Who still develops 35mm camera film in the UK?

Photo Hippo Labs in Burnley still develop and process 35mm film in the UK.  They offer many different processing services by mail order.

Lets me give you a brief history lesson about 35mm camera film.....

The 35mm film format has a long and fascinating history, stretching back over a century to the very beginnings of photography. Here's a brief overview of the most important developments in the history of 35mm camera film:

Early experiments: The first experiments with motion pictures date back to the late 19th century, when inventors like Thomas Edison and the Lumière brothers began to develop technologies for capturing moving images. In the early years, most of these technologies relied on bulky, expensive equipment, and were used primarily for scientific or entertainment purposes.

Introduction of 35mm film: In the 1920s, the German company Leitz introduced the first 35mm film camera, called the Leica. This camera was designed for still photography, and it quickly became popular among amateur and professional photographers alike. Because the 35mm film format was so much smaller than earlier film formats, it allowed for much smaller and more portable cameras.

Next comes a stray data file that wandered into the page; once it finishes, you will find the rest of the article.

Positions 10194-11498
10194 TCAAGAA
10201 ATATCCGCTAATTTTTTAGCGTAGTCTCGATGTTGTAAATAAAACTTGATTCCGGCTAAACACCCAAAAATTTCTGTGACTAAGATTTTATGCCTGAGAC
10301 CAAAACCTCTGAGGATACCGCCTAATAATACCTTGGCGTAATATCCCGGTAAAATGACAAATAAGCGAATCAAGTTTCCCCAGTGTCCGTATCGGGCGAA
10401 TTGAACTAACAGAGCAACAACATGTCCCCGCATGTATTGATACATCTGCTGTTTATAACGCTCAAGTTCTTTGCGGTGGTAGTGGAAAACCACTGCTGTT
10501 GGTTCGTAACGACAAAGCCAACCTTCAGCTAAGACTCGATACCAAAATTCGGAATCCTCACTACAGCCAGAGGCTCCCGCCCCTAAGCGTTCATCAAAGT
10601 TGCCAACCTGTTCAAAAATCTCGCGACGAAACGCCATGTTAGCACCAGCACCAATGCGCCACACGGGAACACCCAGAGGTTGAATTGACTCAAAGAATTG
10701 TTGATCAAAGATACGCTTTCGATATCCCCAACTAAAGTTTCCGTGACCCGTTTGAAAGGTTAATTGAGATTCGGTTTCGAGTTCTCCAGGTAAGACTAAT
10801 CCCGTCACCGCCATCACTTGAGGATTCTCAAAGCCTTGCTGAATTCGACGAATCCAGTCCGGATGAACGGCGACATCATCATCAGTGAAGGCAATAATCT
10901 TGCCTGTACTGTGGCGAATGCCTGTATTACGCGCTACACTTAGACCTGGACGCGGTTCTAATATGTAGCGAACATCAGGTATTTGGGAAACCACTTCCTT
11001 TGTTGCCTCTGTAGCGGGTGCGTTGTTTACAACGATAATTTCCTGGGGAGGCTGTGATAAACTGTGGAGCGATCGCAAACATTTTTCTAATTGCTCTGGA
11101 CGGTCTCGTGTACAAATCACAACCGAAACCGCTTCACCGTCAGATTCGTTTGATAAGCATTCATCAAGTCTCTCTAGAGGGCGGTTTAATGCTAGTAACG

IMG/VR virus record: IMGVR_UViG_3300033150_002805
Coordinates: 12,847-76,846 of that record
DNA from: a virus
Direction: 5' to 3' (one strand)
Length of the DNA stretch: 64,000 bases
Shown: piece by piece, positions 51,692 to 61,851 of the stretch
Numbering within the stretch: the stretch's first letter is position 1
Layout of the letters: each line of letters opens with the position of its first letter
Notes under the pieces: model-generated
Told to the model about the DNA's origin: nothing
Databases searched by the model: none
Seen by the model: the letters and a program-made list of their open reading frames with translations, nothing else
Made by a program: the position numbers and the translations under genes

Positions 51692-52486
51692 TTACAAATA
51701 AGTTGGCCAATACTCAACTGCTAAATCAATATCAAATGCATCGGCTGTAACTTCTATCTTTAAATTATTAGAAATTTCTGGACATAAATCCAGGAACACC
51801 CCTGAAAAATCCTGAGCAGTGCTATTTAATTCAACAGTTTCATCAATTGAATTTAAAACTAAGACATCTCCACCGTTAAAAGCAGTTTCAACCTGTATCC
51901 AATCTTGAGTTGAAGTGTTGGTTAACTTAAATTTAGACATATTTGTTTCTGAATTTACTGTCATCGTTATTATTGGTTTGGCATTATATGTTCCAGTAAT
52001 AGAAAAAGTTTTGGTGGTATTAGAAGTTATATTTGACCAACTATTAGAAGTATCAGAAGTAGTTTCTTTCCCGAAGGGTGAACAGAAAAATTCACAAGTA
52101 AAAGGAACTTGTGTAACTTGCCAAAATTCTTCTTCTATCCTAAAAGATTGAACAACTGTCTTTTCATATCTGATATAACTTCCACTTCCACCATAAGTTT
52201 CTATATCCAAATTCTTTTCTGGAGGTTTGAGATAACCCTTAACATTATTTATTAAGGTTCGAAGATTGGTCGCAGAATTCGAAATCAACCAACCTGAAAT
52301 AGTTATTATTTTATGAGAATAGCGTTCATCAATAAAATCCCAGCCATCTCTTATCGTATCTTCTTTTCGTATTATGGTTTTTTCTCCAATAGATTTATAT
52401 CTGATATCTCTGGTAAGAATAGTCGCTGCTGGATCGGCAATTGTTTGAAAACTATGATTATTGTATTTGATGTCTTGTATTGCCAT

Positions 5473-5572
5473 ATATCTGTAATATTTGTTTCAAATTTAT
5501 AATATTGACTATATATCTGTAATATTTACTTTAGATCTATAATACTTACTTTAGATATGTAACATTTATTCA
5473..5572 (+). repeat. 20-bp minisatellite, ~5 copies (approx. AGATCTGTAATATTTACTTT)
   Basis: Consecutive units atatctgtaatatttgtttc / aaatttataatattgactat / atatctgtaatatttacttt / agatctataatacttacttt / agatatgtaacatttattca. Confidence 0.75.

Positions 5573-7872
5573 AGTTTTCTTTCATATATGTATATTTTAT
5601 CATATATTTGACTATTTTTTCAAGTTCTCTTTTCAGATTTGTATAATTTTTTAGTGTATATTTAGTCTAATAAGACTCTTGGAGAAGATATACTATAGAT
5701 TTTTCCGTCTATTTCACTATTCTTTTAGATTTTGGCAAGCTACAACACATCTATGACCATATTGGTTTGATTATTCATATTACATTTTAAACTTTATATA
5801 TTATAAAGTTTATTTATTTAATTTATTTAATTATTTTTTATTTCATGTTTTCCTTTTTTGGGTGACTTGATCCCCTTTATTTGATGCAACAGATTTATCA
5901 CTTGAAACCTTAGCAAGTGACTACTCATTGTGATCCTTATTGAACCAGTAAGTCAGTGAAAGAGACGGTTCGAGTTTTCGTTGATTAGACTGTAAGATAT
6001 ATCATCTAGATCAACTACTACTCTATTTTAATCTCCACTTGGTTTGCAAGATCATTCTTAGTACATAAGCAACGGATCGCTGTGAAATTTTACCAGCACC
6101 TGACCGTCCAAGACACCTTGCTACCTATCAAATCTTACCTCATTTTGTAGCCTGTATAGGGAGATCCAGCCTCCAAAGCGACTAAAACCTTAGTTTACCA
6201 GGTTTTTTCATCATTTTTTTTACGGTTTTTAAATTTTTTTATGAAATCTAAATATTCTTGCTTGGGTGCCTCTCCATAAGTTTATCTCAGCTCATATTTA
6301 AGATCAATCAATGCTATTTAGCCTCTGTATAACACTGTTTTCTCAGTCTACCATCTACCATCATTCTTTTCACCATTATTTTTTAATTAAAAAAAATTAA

Adoption by Hollywood: In the 1930s, Hollywood began to adopt the 35mm film format for motion pictures, thanks in part to the development of more sophisticated cameras and lenses. Filmmakers like Alfred Hitchcock and Orson Welles began to experiment with the new technology, using it to create groundbreaking films like "Vertigo" and "Citizen Kane."

Standardisation: In the 1950s and 1960s, the 35mm film format became the standard for both still photography and motion pictures. This was due in part to the development of standardized film stocks, which made it easier for photographers and filmmakers to achieve consistent results. During this time, a number of new camera manufacturers, including Nikon and Canon, began to produce high-quality 35mm cameras for both amateur and professional use.

Decline and digital revolution: In the 1990s and 2000s, the 35mm film format began to decline in popularity, as digital cameras became increasingly advanced and affordable. Many professional photographers and filmmakers continued to use film, but it became less common among amateurs. Today, 35mm film remains an important part of the history of photography, and many artists and enthusiasts continue to use it for its unique aesthetic qualities.

Overall, the history of 35mm film is a testament to the enduring appeal of photography and the ways in which technology has evolved over the past century.